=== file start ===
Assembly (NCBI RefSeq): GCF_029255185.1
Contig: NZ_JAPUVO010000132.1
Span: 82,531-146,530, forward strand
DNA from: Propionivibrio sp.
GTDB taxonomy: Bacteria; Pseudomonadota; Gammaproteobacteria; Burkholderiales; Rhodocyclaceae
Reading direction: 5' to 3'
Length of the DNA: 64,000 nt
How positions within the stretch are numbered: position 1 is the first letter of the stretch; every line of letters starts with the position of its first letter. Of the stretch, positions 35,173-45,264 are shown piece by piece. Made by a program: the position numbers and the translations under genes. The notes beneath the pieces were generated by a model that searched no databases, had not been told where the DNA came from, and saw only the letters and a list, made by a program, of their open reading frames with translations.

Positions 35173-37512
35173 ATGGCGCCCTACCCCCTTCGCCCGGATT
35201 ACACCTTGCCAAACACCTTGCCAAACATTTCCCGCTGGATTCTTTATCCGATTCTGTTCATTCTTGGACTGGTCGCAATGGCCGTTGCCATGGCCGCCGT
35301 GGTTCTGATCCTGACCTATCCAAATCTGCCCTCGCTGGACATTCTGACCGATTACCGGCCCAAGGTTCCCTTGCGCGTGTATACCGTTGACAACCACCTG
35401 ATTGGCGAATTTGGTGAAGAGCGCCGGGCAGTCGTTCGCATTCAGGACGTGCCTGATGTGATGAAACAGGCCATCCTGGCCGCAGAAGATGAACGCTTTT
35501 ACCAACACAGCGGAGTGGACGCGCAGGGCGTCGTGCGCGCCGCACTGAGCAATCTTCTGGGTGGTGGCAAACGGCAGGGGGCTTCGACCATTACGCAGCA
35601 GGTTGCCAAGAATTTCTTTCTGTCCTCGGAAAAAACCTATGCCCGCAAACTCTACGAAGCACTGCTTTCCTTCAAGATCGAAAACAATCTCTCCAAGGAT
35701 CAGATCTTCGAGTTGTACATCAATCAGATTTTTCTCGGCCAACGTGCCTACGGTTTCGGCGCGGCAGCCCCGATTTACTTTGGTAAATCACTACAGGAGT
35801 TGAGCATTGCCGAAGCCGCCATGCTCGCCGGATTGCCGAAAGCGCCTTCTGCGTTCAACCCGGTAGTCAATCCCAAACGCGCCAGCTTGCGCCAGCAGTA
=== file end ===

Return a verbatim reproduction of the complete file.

Assembly (NCBI RefSeq): GCF_029255185.1
Contig: NZ_JAPUVO010000132.1
Span: 82,531-146,530, forward strand
DNA from: Propionivibrio sp.
GTDB taxonomy: Bacteria; Pseudomonadota; Gammaproteobacteria; Burkholderiales; Rhodocyclaceae
Reading direction: 5' to 3'
Length of the DNA: 64,000 nt
How positions within the stretch are numbered: position 1 is the first letter of the stretch; every line of letters starts with the position of its first letter. Of the stretch, positions 35,173-45,264 are shown piece by piece. Made by a program: the position numbers and the translations under genes. The notes beneath the pieces were generated by a model that searched no databases, had not been told where the DNA came from, and saw only the letters and a list, made by a program, of their open reading frames with translations.

Positions 35173-37512
35173 ATGGCGCCCTACCCCCTTCGCCCGGATT
35201 ACACCTTGCCAAACACCTTGCCAAACATTTCCCGCTGGATTCTTTATCCGATTCTGTTCATTCTTGGACTGGTCGCAATGGCCGTTGCCATGGCCGCCGT
35301 GGTTCTGATCCTGACCTATCCAAATCTGCCCTCGCTGGACATTCTGACCGATTACCGGCCCAAGGTTCCCTTGCGCGTGTATACCGTTGACAACCACCTG
35401 ATTGGCGAATTTGGTGAAGAGCGCCGGGCAGTCGTTCGCATTCAGGACGTGCCTGATGTGATGAAACAGGCCATCCTGGCCGCAGAAGATGAACGCTTTT
35501 ACCAACACAGCGGAGTGGACGCGCAGGGCGTCGTGCGCGCCGCACTGAGCAATCTTCTGGGTGGTGGCAAACGGCAGGGGGCTTCGACCATTACGCAGCA
35601 GGTTGCCAAGAATTTCTTTCTGTCCTCGGAAAAAACCTATGCCCGCAAACTCTACGAAGCACTGCTTTCCTTCAAGATCGAAAACAATCTCTCCAAGGAT
35701 CAGATCTTCGAGTTGTACATCAATCAGATTTTTCTCGGCCAACGTGCCTACGGTTTCGGCGCGGCAGCCCCGATTTACTTTGGTAAATCACTACAGGAGT
35801 TGAGCATTGCCGAAGCCGCCATGCTCGCCGGATTGCCGAAAGCGCCTTCTGCGTTCAACCCGGTAGTCAATCCCAAACGCGCCAGCTTGCGCCAGCAGTA